Image sequences were analyzed using the custom-written MATLAB program. To allow the program to read the images in the .czi format, the Bio-Formats package was downloaded from the Open Microscopy Environment’s webpage and added to the MATLAB search path. Constriction passage times as well as NE rupture events were recorded for all cells. Data was automatically exported into a comma-separated values (*.csv) file for use with Microsoft Excel. To verify the accuracy of the program, results for selected image sequences were compared to results from manual analysis using Zen software.
Statistical analysis was performed on GraphPad’s Prism software. Distributions of constriction transit times and NE rupture durations were tested for normality, and their means were compared using the appropriate statistical tests. Two-tailed t-tests with Welch’s correction for unequal variances were used to compare two normally distributed means. The Mann-Whitney test was used to compare two means if either was not normally distributed. One-way analysis of variance (ANOVA) followed by Tukey’s multiple comparison test was used to compare the constriction transit times determined by the program with those determined through manual analysis. In the comparison between manual and automated image analysis, three data points were excluded due to large discrepancies in the manual analysis between the four observers. Two-tailed t-tests with the Bonferroni correction were used to compare the normalized fluorescent intensities during NE rupture events.
S1 Fig. Automated detection of microfluidic constrictions.
(A) Image of a microfluidic device section prior to rotation. The rows of constrictions are angled upwards. (B) The results of a circular Hough transform have been superimposed onto the original image (red). These circles represent the columns that form the constrictions and their centers are used to determine the angle of rotation. (C) Image of the microfluidic device rotated so that the rows of constrictions are horizontal. (D) A circular Hough transform is applied to the rotated image (red). Now the locations of the circles’ centers can be used to place boundaries for entering and exiting a constriction (blue).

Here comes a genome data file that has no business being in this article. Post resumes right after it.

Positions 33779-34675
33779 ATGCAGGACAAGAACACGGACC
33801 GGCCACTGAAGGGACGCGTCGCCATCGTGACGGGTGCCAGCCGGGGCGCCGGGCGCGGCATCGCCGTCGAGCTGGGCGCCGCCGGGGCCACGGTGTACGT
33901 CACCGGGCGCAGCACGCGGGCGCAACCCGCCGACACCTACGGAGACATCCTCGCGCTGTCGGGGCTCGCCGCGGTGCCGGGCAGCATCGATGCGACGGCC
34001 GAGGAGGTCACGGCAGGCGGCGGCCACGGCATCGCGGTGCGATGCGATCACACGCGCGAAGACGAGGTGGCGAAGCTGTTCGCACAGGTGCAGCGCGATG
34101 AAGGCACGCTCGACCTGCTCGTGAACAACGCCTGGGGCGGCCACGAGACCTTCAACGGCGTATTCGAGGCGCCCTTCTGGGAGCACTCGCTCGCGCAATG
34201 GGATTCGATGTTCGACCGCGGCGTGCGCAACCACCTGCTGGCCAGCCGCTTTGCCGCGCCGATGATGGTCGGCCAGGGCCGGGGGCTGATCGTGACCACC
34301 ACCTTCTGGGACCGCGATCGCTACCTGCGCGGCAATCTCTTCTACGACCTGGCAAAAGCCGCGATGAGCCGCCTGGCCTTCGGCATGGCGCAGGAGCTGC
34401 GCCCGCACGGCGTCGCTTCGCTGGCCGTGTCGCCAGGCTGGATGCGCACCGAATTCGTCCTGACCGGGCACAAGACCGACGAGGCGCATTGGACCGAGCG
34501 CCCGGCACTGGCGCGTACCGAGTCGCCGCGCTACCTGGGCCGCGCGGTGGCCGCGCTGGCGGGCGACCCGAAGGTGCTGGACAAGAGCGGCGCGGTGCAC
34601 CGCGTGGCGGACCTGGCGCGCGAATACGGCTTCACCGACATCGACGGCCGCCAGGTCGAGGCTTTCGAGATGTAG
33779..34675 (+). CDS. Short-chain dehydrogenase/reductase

S2 Fig. Example of watershed segmentation.
1) An image of migrating nuclei is binarized based on the H2B-tdTomato signal. Since the two nuclei shown are touching, they become a single object in the binary image. 2) The binary image is inverted so that the distance transform, which measures the distance from any given pixel to the nearest non-zero (white) pixel, works as needed. 3) The distance transform is applied. Inside of the nuclei, values are higher (closer to white in the image) the farther they are from the nucleus’ nearest edge. 4) The image from the distance transform is inverted so that the watershed segmentation works as needed. Now the center of a nucleus is a minimum (closer to black in the image). 5a) A watershed transform is applied. The black lines represent watershed lines, cutting through local maxima to separate all of the image’s local minima or catchment basins (each of which is shown as a different shade of gray). 6a) The watershed lines are used to segment the original binary image. Over-segmentation has occurred since the top nucleus has been erroneously split into three separate objects. 5b) An h-minima transform is applied to the inversion of the distance transform. Local minima that are too shallow are removed from the image to prevent over-segmentation from occurring. 6b) A watershed transform is applied. Since negligible minima were removed from the image there are now only two catchment basins. 7b) The watershed line is used to segment the original binary image. Application of the h-minima transform during this process prevented over-segmentation from occurring. Use of the watershed segmentation successfully separated two touching nuclei into distinct objects.